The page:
Tribal Communities in the Malay World: Historical, Cultural and Social Perspectives

Tribal Communities in the Malay World: Historical, Cultural and Social Perspectives
Date of publication:  2002
Publisher:  ISEAS / IIAS
Number of pages:  489
Code:  PIC106
Soft Cover
ISBN: 9789812301666
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"This volume offers a range of perspectives on the diversity of the Malay world, with particular attention to marginal or minority populations often labelled "tribal" and/or "indigenous". Included is a collection of twenty case studies by scholars already known in the field, offering a mix of familiar and new material, all skillfully edited and shaped by Benjamin who sets out some common issues to bring the diverse contributions together. There are many ideas in this volume ... while providing detailed ethnographic and historical information in an innovative framework" (Pacific Affairs).

"This book is an excellent introduction to an often overlooked category of Southeast Asians. It is one of the few volumes available that brings together up-to-date studies of tribal people in this part of Southeast Asia.... It will be valuable to social scientists, government officials, development planners, aid workers, and anyone else who has an interest in tribal people and the diverse peoples of Southeast Asia. It is suitable for courses on the peoples and cultures of Southeast Asia and on the position of tribal people in the modern world" (The Journal of Asian Studies).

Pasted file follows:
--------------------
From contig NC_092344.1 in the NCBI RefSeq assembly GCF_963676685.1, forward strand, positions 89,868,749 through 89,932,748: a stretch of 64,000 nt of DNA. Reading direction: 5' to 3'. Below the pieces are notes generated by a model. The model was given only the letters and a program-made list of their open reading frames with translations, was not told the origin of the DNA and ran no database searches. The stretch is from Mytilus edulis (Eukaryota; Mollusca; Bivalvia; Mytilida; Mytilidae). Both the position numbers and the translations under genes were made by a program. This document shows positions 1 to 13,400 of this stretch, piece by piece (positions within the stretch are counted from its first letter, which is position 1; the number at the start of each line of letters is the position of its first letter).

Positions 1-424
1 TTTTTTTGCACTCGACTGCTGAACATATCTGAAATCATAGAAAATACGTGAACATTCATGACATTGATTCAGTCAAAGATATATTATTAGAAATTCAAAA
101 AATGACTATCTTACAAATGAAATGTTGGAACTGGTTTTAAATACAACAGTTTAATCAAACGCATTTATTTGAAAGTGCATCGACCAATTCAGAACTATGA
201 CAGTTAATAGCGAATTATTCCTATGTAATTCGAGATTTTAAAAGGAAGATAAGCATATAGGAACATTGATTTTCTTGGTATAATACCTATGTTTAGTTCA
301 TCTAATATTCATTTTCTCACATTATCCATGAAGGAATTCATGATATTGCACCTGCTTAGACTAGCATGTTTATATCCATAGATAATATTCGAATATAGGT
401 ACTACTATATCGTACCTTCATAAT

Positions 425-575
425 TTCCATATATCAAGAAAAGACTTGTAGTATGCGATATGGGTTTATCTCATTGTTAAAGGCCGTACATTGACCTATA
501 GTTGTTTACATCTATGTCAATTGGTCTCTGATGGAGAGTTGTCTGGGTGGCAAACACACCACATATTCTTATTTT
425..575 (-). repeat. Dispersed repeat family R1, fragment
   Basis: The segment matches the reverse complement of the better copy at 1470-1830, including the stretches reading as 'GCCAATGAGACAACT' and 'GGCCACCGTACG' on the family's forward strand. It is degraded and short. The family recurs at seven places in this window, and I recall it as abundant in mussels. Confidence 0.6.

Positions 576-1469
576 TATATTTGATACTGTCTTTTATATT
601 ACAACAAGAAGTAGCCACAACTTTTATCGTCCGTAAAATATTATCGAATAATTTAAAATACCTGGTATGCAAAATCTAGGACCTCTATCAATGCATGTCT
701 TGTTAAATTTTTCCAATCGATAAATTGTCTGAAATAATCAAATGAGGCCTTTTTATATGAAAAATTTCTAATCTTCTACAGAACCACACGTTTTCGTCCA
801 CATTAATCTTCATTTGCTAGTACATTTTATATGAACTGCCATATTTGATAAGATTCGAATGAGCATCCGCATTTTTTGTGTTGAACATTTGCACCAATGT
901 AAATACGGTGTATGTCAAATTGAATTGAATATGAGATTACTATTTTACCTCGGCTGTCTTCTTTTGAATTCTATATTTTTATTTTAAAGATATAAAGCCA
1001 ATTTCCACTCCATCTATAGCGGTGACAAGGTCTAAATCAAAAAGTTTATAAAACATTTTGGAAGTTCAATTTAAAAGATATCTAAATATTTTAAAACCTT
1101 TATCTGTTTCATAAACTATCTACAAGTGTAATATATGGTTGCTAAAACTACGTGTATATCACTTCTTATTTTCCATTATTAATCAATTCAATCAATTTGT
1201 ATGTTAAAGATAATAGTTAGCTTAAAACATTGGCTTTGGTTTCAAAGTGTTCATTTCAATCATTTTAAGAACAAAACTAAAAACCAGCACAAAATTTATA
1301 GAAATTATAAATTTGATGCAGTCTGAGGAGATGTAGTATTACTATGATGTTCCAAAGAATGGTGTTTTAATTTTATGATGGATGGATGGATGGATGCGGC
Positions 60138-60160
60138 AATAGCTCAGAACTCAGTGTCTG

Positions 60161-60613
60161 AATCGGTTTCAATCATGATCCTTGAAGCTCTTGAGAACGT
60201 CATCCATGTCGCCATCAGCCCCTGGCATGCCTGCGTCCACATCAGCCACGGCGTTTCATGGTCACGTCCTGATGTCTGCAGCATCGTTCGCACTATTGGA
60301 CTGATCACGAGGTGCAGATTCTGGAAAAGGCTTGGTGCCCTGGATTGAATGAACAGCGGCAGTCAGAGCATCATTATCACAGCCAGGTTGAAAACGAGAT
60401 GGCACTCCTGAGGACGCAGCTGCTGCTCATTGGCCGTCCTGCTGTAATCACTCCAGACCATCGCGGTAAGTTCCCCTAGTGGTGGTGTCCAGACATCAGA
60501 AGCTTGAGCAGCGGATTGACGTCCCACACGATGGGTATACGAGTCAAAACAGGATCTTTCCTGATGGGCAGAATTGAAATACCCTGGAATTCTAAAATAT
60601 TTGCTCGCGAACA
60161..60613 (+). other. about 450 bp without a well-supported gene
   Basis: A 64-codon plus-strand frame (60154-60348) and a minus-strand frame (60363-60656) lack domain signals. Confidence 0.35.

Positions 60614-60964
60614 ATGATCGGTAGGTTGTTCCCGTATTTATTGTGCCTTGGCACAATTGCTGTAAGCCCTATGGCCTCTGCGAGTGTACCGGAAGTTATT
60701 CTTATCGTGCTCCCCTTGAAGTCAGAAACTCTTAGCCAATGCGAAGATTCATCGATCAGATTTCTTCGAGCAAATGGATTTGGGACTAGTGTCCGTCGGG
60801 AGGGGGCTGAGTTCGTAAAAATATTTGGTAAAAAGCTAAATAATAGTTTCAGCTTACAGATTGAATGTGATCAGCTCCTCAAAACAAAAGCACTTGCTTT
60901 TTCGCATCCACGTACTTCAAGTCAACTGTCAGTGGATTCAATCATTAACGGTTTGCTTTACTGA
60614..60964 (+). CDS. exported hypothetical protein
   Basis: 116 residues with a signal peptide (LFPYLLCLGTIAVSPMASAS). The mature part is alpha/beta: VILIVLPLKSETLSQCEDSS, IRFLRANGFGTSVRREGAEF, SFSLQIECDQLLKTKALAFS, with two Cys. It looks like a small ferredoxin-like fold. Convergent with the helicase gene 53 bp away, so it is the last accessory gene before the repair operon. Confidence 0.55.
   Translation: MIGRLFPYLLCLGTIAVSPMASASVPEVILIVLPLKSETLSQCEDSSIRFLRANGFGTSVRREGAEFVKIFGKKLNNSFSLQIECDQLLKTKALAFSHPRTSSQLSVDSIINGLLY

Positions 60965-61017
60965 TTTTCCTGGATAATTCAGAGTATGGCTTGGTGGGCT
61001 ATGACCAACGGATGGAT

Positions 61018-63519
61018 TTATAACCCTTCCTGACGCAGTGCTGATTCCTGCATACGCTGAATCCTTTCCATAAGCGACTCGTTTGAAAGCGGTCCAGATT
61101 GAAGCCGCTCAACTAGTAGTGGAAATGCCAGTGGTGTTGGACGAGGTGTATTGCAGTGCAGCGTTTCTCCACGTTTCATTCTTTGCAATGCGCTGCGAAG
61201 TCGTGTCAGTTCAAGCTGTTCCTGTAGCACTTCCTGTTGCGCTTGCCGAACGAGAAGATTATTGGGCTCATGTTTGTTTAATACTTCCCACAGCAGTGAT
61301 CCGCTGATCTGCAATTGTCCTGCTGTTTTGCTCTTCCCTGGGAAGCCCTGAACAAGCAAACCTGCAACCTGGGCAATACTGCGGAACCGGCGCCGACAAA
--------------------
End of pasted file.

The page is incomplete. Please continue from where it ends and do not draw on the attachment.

About the publication

The Malay World (Alam Melayu), spanning the Malay Peninsula, much of Sumatra, and parts of Borneo, has long contained within it a variety of populations. Most of the Malays have been organized into the different kingdoms (kerajaan Melayu) from which they have derived their identity. But the territories of those kingdoms have also included tribal peoples both Malay and non-Malay who have held themselves apart from those kingdoms in varying degrees. In the last three decades, research on these tribal societies has aroused increasing interest.
           This book explores the ways in which the character of these societies relates to the Malay kingdoms that have held power in the region for many centuries past, as well as to the modern nation-states of the region. It brings together researchers committed to comparative analysis of the tribal groups living on either side of the Malacca Straits in Indonesia, Malaysia, Thailand, and Singapore. New theoretical and descriptive approaches are presented for the study of the social and cultural continuities and discontinuities manifested by tribal life in the region.

Co-publication: ISEAS / IIAS

Institute of Southeast Asian Studies/International Institute for Asian Studies


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